Great read that I’m putting into practice. As I speak out a stb into cotract

  20. Joyce Bush says:

    Hello Peter I am so enthusiastic about venturing into real estate investment from watching your videos. I am selling my home and downsizing to allocate funds to invest in real estate. I have a contract pendng with Big State Homebuyers an investment company. Doing my research I discovered they have not paid their franchise taxes. Should that impact me in any way should I pursue the deal with them.

    • Peter Harris says:

      You could contact the Department of Revenue for your state to inquire as to that taxpayer’s record of payment.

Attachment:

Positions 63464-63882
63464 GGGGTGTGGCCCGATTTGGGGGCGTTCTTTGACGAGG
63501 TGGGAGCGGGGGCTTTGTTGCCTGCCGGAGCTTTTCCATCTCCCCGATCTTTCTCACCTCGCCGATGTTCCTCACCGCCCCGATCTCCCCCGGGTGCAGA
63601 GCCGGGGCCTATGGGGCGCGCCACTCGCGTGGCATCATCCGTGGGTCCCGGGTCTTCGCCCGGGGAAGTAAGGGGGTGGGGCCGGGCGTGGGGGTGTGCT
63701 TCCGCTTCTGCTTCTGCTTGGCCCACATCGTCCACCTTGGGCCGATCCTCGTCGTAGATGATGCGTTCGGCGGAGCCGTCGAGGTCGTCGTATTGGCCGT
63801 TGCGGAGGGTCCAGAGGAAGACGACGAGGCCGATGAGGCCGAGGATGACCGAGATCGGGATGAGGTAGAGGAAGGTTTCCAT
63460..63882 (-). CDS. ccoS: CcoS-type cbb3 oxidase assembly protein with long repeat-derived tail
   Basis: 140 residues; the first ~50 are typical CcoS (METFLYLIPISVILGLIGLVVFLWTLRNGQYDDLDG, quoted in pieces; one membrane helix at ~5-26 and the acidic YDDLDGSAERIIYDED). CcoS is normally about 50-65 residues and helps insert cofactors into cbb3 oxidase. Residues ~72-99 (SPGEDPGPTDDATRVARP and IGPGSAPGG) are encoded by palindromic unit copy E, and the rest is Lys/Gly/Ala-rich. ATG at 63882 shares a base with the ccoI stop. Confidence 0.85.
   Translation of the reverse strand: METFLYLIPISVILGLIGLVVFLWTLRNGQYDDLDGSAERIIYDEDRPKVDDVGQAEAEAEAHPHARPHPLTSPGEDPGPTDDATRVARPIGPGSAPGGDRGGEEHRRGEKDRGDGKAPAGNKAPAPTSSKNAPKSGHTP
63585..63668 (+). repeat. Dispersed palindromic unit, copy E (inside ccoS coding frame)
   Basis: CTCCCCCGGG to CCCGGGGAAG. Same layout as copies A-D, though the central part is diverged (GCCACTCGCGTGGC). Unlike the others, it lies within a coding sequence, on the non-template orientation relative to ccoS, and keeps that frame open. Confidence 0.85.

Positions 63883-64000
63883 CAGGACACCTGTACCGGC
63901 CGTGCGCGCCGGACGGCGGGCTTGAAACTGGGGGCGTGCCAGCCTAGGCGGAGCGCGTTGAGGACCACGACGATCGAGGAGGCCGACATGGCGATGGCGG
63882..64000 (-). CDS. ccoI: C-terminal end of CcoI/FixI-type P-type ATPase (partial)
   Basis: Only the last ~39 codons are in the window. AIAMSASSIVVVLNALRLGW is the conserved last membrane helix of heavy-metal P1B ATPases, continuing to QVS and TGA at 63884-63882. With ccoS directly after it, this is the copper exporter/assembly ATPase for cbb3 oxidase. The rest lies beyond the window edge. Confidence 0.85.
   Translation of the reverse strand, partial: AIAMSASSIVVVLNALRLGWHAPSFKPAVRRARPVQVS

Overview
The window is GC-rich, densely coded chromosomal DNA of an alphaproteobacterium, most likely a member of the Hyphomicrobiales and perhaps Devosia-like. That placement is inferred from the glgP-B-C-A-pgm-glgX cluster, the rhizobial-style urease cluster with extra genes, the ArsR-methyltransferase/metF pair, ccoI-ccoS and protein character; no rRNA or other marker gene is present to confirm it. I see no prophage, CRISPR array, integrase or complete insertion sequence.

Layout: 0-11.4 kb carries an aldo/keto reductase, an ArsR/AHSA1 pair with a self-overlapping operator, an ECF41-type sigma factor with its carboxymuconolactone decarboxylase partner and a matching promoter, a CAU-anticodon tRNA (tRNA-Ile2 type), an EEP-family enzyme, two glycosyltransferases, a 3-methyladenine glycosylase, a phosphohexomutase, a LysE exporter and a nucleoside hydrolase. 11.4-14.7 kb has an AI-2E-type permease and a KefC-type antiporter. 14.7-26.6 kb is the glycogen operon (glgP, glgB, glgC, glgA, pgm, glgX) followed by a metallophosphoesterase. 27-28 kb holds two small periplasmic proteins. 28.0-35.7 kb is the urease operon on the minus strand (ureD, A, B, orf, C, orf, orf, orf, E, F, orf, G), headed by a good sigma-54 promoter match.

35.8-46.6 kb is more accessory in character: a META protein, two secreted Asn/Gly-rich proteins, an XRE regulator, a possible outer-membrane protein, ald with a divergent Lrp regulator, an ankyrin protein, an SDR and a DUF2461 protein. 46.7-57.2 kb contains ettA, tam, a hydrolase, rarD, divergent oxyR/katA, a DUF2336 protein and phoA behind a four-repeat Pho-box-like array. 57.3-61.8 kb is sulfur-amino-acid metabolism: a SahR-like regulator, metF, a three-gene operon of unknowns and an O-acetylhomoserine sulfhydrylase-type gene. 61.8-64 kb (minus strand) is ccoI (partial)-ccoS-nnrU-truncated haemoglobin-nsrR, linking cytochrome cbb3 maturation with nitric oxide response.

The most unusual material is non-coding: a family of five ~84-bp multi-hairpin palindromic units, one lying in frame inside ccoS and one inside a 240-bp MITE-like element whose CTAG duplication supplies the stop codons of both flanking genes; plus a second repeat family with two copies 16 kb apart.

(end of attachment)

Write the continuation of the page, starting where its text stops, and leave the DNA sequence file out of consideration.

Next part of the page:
21. Hello Mr Harris I have more than 10 properties in California and now it is a little harder to get loans I had two 4 unit apartments in escrow that fell out because of this covid 19 they were NQM loans so now I’m going to close with a hard money lender but I will find I believe its called a portfolio lender to do the refi,s for me do you know any good lenders?

    • Peter Harris says:

      Why didn’t you go Fannie Mae since it was a residential multi-family? They haven’t changed their underwriting guidelines.

  22. Hey peter, I’m currently doing some wholesaling retail stand alone vacant buildings. Should I continue wholesaling retail commercial property or hold off or transition to apartment buildings?

    • Peter Harris says:

      There is about to be a whole lot more of those! Retail commercial real estate is taking a beating right now. And meanwhile, the general population is getting used to delivery and drive thru. You’re about to have plenty of more inventory. The question will be if you have any new buyers in the coming months.